Despite your opinion on @MetsGM, there is no defending his lack of creativity

Judging the performance of any GM looking for his first winning season in his five years at the helm would leave a lot to be desired anywhere. I am not big on the fact that “this is New York,” but I am sure there is some credence to that statement- though I can go without ever hearing it again. My feelings at this point are mixed on the state of the New York Mets and their General Manager Sandy Alderson. While what could very well be the 5th straight losing season under this regime will be unacceptable, the depth in the Mets farm system is clearly as good as it has been since the early to mid 1980s and the mid to late 1960s. Of course, the common denominator with all three scenarios is the fact that good farm systems often coincide with extended periods of losing. Johnny Murphy, Frank Cashen and Alderson had to secure young players through trades and make wise picks in the drafts, so credit is due to all three… but only to Alderson if the Mets finally become a winning team again.


Something that is common among New York fans is generally there is no middle ground. In a case like judging the Mets General Manager, either fans love what he has done for the farm system or they hate that the team has wasted four more baseball seasons of their lives. I am in the middle right now, though, like most others, I have concern over the owners ability to support a winning franchise if the Mets take the turn for the better. I like the fact that the Mets have acquired some talent in trades such as Zack Wheeler, Travis d’Arnaud, Vic Black, Dilson Herrera and Noah Syndergaard. I also like the fact that Alderson has taken small risks in free agency, adding guys like Curtis Granderson, Michael Cuddyer, Bartolo Colon and bringing in minor league invitees like Marlon Byrd, Latroy Hawkins, Scott Hairston, Tim Byrdak and others.


I do not like the fact that there has never seemed to be any depth at any position during Alderson’s time as GM of the Mets. The Mets are now always designed to have 25 players ready for their opening day roster, with no contingency plan. If somebody gets hurt, the team now has a choice over whether to bring up a player who is not good enough to be in the major leagues or to rush a young player up to the big leagues who is not ready. Whether this is strictly financial or not, intentionally ignoring the importance of having depth on a team is like saying MLB players do not get injured. It is very ignorant.


Piggybacking off the last point I just made, the Mets are last in the Major Leagues in completed trades AND major league free agent signings since October of 2010. That means the Mets have completed less trades and made less free agent signings than the Marlins, Rays and Astros– not to mention the Twins, Rockies and every other team in baseball during this time. A year later- in October of 2011, I just started writing for Bases Empty Blog and started I had stressed the importance of Sandy Alderson putting his own stamp on this team. It is January of 2015 and he has yet to do this. The Alderson defenders will talk about the younger players drafted during his time as GM- and yes, there is plenty of promise. The Alderson defenders will talk about the lack of financial security and may bring up the simple fact that spending money does not guarantee success. While the second point is debatable, the first point will go back to what I mentioned in the first paragraph- after six straight losing seasons, you are bound to have a jewel or two fall in your lap.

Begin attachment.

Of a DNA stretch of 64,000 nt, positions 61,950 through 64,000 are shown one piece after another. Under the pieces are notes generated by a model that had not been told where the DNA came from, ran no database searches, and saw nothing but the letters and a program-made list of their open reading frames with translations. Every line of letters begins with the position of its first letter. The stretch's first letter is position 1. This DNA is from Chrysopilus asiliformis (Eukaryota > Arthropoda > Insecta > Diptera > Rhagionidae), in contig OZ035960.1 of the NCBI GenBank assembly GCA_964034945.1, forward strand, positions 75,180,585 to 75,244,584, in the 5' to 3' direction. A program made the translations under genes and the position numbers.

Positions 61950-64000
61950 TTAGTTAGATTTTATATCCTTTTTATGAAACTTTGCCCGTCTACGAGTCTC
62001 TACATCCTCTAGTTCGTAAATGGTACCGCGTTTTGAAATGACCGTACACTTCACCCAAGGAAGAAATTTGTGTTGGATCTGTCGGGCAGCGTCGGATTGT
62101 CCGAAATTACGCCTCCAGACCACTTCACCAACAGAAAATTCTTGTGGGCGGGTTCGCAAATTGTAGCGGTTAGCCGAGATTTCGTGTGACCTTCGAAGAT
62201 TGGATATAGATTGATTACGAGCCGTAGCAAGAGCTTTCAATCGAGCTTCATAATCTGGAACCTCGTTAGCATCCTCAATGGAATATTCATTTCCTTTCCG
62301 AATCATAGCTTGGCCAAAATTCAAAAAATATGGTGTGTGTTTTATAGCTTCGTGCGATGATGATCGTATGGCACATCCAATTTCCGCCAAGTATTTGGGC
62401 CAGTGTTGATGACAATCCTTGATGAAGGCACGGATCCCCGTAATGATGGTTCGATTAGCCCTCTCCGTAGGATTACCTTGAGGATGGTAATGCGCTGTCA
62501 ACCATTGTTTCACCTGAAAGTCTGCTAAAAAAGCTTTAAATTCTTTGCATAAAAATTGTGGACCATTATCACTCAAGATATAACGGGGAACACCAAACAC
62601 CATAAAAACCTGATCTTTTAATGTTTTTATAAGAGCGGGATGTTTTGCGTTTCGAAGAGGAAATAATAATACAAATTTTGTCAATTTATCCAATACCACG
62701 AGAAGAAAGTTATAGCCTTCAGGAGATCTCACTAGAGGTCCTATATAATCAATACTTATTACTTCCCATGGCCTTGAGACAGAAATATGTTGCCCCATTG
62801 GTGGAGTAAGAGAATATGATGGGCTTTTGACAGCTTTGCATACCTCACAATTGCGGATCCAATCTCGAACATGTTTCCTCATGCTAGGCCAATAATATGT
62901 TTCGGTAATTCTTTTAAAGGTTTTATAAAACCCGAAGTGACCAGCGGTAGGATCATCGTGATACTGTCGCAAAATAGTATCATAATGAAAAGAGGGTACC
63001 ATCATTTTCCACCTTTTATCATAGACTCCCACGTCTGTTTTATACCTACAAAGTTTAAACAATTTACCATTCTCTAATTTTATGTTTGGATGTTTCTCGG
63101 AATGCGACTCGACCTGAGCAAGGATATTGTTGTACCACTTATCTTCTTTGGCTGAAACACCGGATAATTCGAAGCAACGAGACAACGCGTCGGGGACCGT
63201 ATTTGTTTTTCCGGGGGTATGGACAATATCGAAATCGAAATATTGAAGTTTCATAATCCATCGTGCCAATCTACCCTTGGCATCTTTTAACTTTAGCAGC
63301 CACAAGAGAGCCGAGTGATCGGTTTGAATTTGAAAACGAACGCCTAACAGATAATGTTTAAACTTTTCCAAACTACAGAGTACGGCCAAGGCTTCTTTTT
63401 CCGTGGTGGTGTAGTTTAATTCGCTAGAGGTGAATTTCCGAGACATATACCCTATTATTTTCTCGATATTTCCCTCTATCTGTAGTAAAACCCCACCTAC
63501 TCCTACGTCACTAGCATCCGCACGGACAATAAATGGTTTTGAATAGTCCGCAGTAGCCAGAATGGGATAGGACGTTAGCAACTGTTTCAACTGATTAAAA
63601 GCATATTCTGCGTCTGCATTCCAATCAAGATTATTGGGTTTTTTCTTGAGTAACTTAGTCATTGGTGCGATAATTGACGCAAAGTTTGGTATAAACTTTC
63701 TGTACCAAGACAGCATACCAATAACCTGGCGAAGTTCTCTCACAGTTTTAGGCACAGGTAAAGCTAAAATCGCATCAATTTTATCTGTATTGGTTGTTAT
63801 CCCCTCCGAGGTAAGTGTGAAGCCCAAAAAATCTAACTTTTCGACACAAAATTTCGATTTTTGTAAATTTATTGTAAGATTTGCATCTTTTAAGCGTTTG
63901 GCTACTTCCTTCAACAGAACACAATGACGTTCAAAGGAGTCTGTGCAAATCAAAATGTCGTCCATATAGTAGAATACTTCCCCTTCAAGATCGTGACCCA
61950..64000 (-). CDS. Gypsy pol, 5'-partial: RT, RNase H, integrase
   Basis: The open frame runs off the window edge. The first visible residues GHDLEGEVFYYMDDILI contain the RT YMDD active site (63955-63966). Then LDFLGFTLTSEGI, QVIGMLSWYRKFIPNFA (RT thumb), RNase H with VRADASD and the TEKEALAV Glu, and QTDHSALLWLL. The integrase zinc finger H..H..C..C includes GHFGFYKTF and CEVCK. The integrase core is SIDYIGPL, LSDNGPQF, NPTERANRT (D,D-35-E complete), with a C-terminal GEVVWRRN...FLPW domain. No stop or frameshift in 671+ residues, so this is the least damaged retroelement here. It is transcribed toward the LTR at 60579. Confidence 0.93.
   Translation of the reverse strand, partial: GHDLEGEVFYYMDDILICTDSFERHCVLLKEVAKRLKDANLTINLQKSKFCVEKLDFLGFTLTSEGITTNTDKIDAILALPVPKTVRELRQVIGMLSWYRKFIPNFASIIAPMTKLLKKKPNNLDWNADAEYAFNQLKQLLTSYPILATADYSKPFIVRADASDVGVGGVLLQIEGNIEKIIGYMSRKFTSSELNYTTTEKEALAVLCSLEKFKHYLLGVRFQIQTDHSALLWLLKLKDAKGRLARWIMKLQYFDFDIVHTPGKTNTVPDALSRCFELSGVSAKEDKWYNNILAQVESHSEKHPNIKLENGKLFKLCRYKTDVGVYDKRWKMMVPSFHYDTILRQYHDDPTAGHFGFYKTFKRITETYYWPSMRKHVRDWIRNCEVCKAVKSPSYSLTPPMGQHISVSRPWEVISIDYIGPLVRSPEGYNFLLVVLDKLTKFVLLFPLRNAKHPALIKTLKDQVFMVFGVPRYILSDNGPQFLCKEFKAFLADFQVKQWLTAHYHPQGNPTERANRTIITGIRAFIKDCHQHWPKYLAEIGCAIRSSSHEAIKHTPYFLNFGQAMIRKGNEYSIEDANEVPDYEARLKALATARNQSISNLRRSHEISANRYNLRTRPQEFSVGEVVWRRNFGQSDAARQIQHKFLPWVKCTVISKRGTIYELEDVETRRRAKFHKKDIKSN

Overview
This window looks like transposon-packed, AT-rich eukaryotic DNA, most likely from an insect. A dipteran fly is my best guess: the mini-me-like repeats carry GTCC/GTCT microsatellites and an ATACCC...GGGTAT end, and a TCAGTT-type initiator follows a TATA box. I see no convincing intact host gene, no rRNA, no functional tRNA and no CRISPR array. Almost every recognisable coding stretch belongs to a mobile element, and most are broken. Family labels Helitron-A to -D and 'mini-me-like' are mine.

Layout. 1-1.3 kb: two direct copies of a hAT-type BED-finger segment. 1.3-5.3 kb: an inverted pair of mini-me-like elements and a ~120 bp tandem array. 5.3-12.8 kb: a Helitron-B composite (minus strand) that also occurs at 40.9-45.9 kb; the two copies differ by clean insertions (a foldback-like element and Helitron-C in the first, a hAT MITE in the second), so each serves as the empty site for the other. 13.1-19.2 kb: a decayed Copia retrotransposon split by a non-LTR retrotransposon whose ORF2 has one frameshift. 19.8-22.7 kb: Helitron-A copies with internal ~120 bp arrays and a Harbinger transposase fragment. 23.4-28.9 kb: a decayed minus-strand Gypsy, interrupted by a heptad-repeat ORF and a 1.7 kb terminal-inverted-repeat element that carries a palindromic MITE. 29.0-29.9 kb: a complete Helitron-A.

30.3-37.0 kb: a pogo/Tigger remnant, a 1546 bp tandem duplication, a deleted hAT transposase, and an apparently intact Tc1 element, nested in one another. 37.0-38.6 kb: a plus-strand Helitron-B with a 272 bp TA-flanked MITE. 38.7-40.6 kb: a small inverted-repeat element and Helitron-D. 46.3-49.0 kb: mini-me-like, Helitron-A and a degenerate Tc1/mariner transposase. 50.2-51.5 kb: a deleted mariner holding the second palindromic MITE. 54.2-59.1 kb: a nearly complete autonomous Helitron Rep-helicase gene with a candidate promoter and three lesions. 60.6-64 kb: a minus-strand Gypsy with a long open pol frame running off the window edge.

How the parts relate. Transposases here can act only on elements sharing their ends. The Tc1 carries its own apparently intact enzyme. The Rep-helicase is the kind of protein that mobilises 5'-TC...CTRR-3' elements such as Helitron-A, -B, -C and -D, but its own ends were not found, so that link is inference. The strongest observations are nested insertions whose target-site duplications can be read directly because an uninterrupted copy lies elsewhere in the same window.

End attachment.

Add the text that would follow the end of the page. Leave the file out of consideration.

The truth is, that other than the continuous lack of depth at the major league level of this organization, I respect the fact that Alderson is trying to build this team from the ground up. However, it really bothers me that he has openly punted the last four years of Mets Major League Baseball, and most importantly, he has not put his own stamp on this team. It is YEAR FIVE of the New York Mets under Sandy Alderson and the Mets are still likely to have more players on their opening day roster that were drafted or signed when Omar Minaya was still in charge of the team. The Mets could start the 2015 season with as many as 15 players that were in the organization when Minaya was GM. Outside of David Wright, who was drafted in 2000, the following players were all drafted or signed as amateur free agents by Minaya: Juan Lagares (2006), Ruben Tejada (2006), Wilmer Flores (2007), Jenrry Mejia (2007), Jeurys Familia (2007), Jonathon Niese (2005-7th), Daniel Murphy (2006-13th), Lucas Duda (2007-7th), Dillon Gee (2007-21st), Kirk Nieuwenhuis (2008-3rd), Eric Campbell (2008-8th), Matt den Dekker (2010-5th), Jacob deGrom (2010-9th) and Josh Edgin (2010-30th). Of course, it is likely that either Nieuwenhuis or den Dekker will not make the team, Campbell is no lock-especially with John Mayberry, Jr signed and Gee could be traded before opening day. Still, it takes a lot of inactivity to have the majority of or close to half of your players brought in by a previous GM of over four years ago.


The debate can go on among Mets fans with spending vs non spending. I am not sold on either. When a team is using players drafted and signed in 2010 or before in 2015, it says two things. First, the GM that was here before knows more about evaluating talent than Mets fans gave him credit for. If you do not believe my last statement, just ask Sandy Alderson. Sandy likes his teams’ chances in 2015 with more of Omar’s players than his own! Secondly, it shows that the Mets GM has lost whatever creativity he had. The Dickey/ Beltran trades could not have been made without Dickey and Beltran being here already. Take that away, it seems like there has been a scary amount of inactivity and creativity for the New York Mets franchise since October of 2010.

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